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Ethanol future bright in N.D.

Despite a movement by some in Washington to reduce ethanol mandates, officials for Tharaldson Ethanol have no plans to scale back their plant slated to open in December near Casselton, N.D.


Despite a movement by some in Washington to reduce ethanol mandates, officials for Tharaldson Ethanol have no plans to scale back their plant slated to open in December near Casselton, N.D.

"At first glance, you probably would be concerned," said Russ Newman, Tharaldson Ethanol vice president of development. "But most of our sales have been what we call discretionary funding where the market has driven the demand.

"The price of the ethanol is less than petroleum prices so the retailers are using ethanol by choice, not by mandate," he said.

Tharaldson Ethanol will produce 100 million to 110 million gallons of ethanol a year - about 10 million gallons more than initially estimated because of steps taken to make the plant more efficient, Newman said.

"As long as a barrel of oil is over $100 a barrel, the future for ethanol is very bright," he said.


VeraSun Energy Corp., with headquarters in Brookings, S.D., and one of the nation's largest ethanol producers, is on pace to open a 100 million-gallon plant in Hankinson, N.D., by the end of June.

"Ethanol is not the only solution, but it's one that's available now," said Danny Herron, VeraSun president and CFO. "It's renewable. Each year we increase the yield. Our corn farmers get more efficient at what they do, so we're actually growing our ethanol reserves."

Ethanol has received a bit of a bad rap lately, industry leaders say. The renewable fuel is blamed for food riots around the world, higher grocery bills at home, environmental pollution and using up clean, fresh groundwater.

Ethanol producers and industry officials say those are unfair accusations and that the predominantly corn-based biofuel is being used as a scapegoat.

"Blaming ethanol for the food price increases is kind of a folly, because it's the increased cost in energy overall" that's contributing to those price hikes, Newman said.

"If it costs $4.50 a gallon for diesel (fuel) to drive their product to market, there's your biggest price increase," he said.

Wes Belter, a state representative from Leonard, said a lot of the increase in commodity prices is being blamed on ethanol.

"We're forgetting that the world economy is doing very, very well, and so the rest of the world is demanding a lot of additional grains," he said.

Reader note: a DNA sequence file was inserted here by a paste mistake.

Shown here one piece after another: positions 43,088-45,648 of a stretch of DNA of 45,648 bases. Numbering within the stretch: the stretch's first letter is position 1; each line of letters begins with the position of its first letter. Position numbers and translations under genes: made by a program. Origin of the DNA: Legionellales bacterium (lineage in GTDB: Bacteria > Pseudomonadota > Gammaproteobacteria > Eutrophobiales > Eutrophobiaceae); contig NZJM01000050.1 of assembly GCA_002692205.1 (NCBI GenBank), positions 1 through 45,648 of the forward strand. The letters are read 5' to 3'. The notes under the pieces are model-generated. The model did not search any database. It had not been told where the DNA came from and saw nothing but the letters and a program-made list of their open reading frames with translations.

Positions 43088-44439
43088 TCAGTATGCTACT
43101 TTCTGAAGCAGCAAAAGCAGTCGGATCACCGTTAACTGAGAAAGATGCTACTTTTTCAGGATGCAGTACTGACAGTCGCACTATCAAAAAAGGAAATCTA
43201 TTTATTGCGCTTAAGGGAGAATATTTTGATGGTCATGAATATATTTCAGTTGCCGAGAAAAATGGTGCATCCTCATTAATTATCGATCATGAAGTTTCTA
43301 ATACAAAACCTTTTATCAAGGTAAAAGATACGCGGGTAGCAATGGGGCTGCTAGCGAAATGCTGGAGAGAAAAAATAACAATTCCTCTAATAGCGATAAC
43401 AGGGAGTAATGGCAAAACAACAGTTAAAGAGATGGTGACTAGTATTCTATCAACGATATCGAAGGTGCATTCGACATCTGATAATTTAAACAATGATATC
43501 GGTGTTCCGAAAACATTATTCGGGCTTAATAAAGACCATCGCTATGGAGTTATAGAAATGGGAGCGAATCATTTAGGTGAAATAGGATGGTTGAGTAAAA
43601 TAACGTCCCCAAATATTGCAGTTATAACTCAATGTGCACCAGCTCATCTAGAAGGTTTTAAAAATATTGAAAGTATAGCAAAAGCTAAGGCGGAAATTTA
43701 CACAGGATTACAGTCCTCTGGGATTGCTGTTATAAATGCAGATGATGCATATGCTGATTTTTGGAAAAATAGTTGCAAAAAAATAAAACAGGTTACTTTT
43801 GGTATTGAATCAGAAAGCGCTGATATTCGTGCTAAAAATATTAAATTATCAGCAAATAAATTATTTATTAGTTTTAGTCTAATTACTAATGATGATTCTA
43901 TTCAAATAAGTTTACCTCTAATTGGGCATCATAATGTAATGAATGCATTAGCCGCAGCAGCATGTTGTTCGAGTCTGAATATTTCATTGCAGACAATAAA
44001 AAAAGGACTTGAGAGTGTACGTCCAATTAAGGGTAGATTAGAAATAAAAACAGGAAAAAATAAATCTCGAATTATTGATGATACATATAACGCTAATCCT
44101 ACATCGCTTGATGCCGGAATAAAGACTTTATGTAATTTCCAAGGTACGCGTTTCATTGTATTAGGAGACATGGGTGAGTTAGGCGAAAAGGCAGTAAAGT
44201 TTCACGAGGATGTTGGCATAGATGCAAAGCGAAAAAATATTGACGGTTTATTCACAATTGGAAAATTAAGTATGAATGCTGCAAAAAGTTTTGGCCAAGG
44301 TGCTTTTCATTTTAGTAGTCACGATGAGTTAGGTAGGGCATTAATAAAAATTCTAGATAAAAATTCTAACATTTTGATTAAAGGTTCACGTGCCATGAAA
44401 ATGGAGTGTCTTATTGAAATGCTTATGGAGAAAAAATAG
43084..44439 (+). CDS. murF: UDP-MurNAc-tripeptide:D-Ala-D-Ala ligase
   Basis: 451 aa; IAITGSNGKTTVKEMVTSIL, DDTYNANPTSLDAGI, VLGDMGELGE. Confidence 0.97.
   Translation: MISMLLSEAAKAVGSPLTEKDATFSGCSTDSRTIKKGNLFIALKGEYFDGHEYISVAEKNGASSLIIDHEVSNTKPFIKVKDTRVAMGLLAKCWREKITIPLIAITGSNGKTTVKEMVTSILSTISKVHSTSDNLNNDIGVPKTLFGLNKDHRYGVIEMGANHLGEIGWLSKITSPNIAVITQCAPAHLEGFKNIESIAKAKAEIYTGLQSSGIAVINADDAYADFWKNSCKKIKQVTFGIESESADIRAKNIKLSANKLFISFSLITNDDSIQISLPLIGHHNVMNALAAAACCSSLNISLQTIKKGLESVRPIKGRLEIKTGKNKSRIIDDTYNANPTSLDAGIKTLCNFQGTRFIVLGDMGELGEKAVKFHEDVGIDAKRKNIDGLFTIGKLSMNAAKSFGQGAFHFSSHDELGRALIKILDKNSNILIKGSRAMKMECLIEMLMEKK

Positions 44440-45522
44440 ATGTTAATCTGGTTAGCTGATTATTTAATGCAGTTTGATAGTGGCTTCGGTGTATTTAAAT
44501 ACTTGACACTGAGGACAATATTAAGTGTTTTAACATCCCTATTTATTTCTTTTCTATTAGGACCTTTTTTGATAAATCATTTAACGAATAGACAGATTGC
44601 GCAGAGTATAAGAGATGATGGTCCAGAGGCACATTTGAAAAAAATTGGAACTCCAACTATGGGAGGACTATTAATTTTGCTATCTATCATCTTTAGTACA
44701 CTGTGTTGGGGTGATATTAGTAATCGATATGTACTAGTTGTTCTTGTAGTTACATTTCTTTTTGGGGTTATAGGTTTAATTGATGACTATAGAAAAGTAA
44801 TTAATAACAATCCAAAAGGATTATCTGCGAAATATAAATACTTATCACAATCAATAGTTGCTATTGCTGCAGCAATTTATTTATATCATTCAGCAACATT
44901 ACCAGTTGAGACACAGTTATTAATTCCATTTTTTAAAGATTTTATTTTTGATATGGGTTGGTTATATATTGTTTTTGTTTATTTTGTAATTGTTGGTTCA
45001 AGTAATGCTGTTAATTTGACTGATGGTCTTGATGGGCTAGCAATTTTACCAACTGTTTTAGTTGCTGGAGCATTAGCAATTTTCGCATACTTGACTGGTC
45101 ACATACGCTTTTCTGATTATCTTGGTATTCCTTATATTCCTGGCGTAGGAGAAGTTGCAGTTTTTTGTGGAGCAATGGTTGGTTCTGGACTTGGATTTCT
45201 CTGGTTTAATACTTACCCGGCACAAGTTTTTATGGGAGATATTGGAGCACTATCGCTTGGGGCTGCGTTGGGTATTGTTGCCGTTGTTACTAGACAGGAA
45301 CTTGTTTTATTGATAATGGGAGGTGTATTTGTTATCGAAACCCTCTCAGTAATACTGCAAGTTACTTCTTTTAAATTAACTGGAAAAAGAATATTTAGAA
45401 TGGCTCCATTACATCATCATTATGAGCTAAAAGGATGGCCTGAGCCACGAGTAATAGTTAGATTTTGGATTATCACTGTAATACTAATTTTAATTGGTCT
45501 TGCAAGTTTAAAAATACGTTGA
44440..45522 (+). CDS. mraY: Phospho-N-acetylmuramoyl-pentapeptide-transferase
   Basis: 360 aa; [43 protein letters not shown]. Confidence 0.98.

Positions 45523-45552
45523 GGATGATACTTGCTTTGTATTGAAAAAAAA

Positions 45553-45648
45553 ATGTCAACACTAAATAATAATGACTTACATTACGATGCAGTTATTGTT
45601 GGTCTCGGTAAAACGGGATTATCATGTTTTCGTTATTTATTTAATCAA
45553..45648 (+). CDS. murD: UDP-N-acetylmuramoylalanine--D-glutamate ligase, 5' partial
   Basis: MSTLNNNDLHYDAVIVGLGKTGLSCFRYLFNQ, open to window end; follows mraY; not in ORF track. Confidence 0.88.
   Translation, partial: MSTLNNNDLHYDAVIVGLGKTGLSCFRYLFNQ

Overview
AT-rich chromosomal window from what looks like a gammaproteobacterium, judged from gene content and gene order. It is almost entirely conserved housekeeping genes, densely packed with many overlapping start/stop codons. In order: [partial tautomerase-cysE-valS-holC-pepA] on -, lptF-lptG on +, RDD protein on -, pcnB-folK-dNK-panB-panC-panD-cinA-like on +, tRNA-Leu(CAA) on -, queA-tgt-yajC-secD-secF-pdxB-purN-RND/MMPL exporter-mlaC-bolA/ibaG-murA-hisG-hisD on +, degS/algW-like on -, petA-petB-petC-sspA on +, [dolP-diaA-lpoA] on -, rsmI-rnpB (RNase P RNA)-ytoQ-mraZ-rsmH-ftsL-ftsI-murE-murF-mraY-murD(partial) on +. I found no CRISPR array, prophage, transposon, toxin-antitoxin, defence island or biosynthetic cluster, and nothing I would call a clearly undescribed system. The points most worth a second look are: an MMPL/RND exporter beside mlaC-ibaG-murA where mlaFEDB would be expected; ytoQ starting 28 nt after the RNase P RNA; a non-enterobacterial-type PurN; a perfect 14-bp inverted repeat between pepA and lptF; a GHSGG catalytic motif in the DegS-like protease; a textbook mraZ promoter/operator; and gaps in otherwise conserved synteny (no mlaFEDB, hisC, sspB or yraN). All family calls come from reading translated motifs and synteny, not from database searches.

Retail food prices rose 4 percent last year, the largest increase since 1990. They are expected to rise 4 percent to 5 percent again this year. The ethanol industry says ethanol and other biofuels account for just 4 percent of the price surge, while the Department of Agriculture says the figure is closer to 20 percent, according to The Associated Press.

"I'm not going to sit here and tell you that we have not had an impact," said Randy Schneider, president of the North Dakota Ethanol Producers Association. "But that impact is so minute compared to other things" such as transportation.

Joseph Glauber, chief economist for the Department of Agriculture, told Congress earlier this month that prices for corn and other food commodities will remain at historically high levels as the U.S. ethanol industry expands, according to the AP.

Drought, increased demand for food in developing countries and higher fuel costs have greatly contributed to current food prices, he said.

Congress passed a law last year mandating an increase in corn ethanol production to 15 billion gallons by 2015 and 36 billion gallons by 2022. Some in Congress now say those rules should be suspended to put more corn back into the animal feed supply and to encourage farmers to plant other crops, the AP reported.

"Mandates are important to allow our industry to grow," Schneider said. "The last thing we want to replace is one dependency for another - replacing our dependency on Mideast oil with Brazilian ethanol."

Brazil is the world's largest exporter of ethanol and second-largest producer after the United States.

Some Minnesota ethanol plants have been the focus of community protests over concerns about water usage and pollution.


That hasn't happened in North Dakota, Schneider said.

"We have a stronger agrarian background," he said. "These facilities are being built in small North Dakota towns that understand the importance of value-added agriculture."

Ethanol plants have to meet rigorous state Health Department requirements, Schneider said.

The industry is chastised for using 3 gallons of water to produce 1 gallon of ethanol. But, it takes 15 gallons of water to produce a gallon of gas, Schneider said.

The Tharaldson Ethanol plant will use filtered wastewater from Fargo's sewage treatment plant.

Argonne National Laboratory recently released a study comparing the average efficiency of the ethanol industry from 2001 to 2006, based on a survey of 22 facilities nationwide. The report showed that water consumption was down 26 percent, grid electricity use was down 15 percent and total energy was down 22 percent in dry mills and 7 percent in wet mills.

Argonne National Laboratory is based in DuPage County, Ill., and is one of the U.S. Department of Energy's largest research centers.

"We really do care about North Dakota and the communities we're involved in," Schneider said. "Every ethanol plant wants to be a good corporate neighbor."


The Associated Press

contributed to this report

Readers can reach Forum reporter Tracy Frank at (701) 241-5526

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